Evolution of the Ford Super Duty
The Super Duty line of heavy duty pickups has remained one of the best choices for high performance trucks in the North American market for almost two decades. Learn more about its different incarnations throughout its production and see why it still lives up to the “Built Ford Tough” slogan.
First generation (1999–2007)
Styled by the same man who designed the 1997 Ford F-150, the Super Duty was born sharing no similar exterior parts to its non-heavy-duty counterpart and was also produced with three different cab configurations: two door standard, 2+2 door SuperCab, and a four-door crew cab. Meanwhile, features design elements inspired from other pickup trucks from its time, such as the 1994 Dodge Ram and Ford LTL-9000, incorporating a large grille, raised hoodline, and low fenders. For it’s base equipment, it featured a 5.4L Triton V8 engine that produced only up to 255 horsepower and 350 lb-ft torque and was paired with a 4R100 transmission.
Second generation (2008–2010)
In 2007, the second-generation Super Duty was unveiled for its 200 year model. It featured a brand-new 6.4L Power Stroke Diesel V8 engine, correcting a lot of the previous issues with the available 6.0L incarnation from last generation and produced up to 350 horsepower and 650 lb-ft. torque. Ford also introduced a new “Rapid Heat Supplemental Cab Heater” technology that quickly raised the cabin temperature to comfortable conditions until the engine warmed up to heat it itself. Meanwhile, the FX4 off road package became a featured model of its own for this generation, carrying over the same specs and trim packages as the last one.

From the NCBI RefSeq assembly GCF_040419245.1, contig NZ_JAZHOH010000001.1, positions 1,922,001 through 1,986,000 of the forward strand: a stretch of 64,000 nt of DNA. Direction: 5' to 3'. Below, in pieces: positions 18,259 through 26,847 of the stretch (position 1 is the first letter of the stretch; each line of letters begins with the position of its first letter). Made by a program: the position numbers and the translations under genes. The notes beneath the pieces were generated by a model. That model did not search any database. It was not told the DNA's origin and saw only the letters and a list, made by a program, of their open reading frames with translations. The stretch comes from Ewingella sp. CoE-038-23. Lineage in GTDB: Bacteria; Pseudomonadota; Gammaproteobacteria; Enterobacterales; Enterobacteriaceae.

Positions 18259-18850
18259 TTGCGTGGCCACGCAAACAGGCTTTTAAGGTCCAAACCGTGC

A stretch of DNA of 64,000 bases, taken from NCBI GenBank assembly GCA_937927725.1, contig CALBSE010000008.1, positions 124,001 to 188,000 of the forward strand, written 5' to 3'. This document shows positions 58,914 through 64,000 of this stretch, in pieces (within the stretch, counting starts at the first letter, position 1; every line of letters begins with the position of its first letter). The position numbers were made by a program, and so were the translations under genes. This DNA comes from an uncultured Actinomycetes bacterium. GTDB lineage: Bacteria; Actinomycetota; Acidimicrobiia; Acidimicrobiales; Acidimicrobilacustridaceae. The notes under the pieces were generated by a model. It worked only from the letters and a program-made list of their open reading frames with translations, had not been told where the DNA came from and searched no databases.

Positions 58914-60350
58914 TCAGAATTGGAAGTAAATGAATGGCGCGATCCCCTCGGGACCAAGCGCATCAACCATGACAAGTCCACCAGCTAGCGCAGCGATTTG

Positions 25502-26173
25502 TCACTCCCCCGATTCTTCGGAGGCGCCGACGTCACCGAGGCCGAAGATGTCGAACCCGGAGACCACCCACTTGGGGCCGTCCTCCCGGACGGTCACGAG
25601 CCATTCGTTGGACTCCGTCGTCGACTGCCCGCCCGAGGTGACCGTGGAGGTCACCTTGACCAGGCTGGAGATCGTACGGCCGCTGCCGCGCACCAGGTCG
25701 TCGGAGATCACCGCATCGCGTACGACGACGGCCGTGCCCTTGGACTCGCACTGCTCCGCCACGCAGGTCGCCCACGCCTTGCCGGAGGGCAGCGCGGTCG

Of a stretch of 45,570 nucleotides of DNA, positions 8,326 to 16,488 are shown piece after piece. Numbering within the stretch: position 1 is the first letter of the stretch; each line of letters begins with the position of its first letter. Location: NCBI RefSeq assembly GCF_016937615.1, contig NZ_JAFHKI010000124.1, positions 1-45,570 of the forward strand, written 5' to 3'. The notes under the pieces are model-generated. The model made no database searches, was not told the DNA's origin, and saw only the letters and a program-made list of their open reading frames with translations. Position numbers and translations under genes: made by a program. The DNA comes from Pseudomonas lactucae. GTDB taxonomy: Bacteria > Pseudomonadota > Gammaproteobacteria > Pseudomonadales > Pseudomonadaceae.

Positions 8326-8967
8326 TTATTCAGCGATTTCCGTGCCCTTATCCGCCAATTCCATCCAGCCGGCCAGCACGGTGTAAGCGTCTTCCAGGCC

Third generation (2011–2016)
For the third generation of the Ford Super Duty, it received a a complete design overhaul with a larger exterior, bigger front fascia, and even bigger engines to compete with other heavy-duty pickup trucks on the market. Almost every engine in the Super Duty lineup received an upgrade, including the 6.8L Triton V10 engine with 362 horsepower and 457 lb-ft. of torque, while the PowerStroke engine went from a 6.4L to a 6.7L and produced an overwhelming 440 horsepower and 860 lb-ft torque.
Fourth generation (2017–present)
The latest generation of the Super Duty marked one of the biggest updates to the model since its debut in 1998. The all-new Super Duty was built with a 95% high-strength steel frame and a high-strength military grade aluminum alloy body, like the F-150. Speaking of which, this iteration also marked the first time since 1999 that both the Super Duty and the F-150 were built with the same cab, the same interior design, and didn’t feature the stand-alone front grille and stepped front fenders.